That is why I started my “Seeing is Believing” programme in the United Kingdom in 1990. Since then I have invited nearly 4000 business leaders to travel around the country seeing for themselves the social problems that exist. They then come and see me to share their experience and tell me of the often wonderfully innovative ways they have found for their business to make a difference, sometimes with financial support and gifts in kind, but more frequently through providing employee volunteers, secondees or business advice for community organizations. However, I was rather horrified the other day to hear from Julia that the average life expectancy of company chief executives - I mean in their jobs! - is now only 26 months, so you can imagine that the need for my programme keeps on growing because you have to keep inviting the new ones. In any event you can imagine how pleased I am at the success of the visits run by Pilotlight, which mirror so closely what I have been doing in the United Kingdom.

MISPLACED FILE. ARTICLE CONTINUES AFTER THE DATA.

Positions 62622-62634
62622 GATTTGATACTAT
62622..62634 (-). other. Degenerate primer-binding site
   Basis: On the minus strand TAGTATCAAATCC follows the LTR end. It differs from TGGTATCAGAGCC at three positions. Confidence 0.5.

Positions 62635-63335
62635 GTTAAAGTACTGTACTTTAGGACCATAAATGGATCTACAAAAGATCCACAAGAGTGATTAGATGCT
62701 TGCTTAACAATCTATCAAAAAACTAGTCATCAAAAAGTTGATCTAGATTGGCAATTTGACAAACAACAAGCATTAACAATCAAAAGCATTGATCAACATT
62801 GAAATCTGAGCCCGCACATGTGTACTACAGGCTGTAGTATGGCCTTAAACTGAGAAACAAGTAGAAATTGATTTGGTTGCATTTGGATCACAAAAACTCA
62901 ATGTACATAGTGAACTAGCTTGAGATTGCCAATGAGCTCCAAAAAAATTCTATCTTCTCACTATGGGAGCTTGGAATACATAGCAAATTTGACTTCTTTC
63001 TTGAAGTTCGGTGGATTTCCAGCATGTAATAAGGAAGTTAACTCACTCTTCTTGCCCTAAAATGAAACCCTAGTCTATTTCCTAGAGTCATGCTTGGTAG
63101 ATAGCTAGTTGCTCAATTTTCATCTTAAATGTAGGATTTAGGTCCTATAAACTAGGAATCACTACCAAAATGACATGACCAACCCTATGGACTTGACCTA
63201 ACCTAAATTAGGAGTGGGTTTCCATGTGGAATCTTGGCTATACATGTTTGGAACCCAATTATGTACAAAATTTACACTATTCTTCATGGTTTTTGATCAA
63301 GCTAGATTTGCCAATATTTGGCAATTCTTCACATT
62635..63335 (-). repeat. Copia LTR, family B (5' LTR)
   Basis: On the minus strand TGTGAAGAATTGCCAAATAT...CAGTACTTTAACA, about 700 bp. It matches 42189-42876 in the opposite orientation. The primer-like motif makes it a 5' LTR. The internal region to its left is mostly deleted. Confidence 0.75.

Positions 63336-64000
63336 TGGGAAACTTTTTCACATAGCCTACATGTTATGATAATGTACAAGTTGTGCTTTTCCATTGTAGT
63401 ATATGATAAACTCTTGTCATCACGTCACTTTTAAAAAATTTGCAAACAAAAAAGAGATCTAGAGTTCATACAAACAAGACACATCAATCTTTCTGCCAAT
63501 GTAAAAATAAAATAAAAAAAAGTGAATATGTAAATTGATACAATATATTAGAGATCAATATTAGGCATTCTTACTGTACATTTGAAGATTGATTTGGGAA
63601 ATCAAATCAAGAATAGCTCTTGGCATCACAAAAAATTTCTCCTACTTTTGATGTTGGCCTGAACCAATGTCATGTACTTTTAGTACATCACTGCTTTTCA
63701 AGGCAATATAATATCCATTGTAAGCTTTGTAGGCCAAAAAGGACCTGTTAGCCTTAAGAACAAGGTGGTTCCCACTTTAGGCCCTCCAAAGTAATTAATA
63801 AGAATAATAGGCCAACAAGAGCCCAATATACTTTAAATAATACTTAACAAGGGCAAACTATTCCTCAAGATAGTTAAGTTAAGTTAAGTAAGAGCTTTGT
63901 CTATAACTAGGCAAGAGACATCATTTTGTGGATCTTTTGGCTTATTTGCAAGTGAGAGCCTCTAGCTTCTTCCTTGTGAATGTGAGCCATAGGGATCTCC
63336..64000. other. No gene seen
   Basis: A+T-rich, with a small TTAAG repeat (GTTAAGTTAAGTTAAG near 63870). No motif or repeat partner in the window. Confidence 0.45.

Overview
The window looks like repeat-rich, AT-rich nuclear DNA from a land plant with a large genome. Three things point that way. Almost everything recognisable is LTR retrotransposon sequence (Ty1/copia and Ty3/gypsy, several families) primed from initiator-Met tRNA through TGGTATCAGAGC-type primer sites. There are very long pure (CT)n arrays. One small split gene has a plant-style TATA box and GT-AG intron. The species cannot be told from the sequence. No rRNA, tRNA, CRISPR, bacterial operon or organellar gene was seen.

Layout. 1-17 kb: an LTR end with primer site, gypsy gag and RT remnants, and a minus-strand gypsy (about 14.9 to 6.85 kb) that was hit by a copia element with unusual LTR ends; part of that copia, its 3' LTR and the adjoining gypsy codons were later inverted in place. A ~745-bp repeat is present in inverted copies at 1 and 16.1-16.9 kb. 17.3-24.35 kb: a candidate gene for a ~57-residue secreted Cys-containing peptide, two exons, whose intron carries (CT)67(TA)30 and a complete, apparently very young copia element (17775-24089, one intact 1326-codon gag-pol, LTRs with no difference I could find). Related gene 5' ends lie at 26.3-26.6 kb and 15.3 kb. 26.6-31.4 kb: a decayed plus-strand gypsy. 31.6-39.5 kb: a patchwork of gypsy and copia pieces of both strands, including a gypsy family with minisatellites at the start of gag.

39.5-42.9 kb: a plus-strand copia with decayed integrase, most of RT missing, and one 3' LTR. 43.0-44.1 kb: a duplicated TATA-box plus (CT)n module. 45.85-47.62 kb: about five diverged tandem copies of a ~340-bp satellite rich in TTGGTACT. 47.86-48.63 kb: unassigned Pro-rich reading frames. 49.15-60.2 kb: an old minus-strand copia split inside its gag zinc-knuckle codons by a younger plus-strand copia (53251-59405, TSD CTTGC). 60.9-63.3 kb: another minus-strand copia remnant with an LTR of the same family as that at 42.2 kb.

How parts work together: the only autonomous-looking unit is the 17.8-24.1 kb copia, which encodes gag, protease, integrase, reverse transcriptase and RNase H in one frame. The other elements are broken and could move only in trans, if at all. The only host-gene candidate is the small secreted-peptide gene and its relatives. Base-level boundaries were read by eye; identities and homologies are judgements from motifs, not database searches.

If I might say so, I am greatly encouraged by the obvious understanding here that corporate social responsibility does matter. It seems to me that companies – all over the world - are facing rising expectations of how they behave, how they manage, how they recruit, market, manage their waste and their water, and how they measure their impact on society. Having been President of Business in the Community in the United Kingdom for twenty years, I am delighted to see the positive response in Australia by companies increasingly concerned about their impact in the community, in their own workplaces, in the marketplace and, of course, in the environment.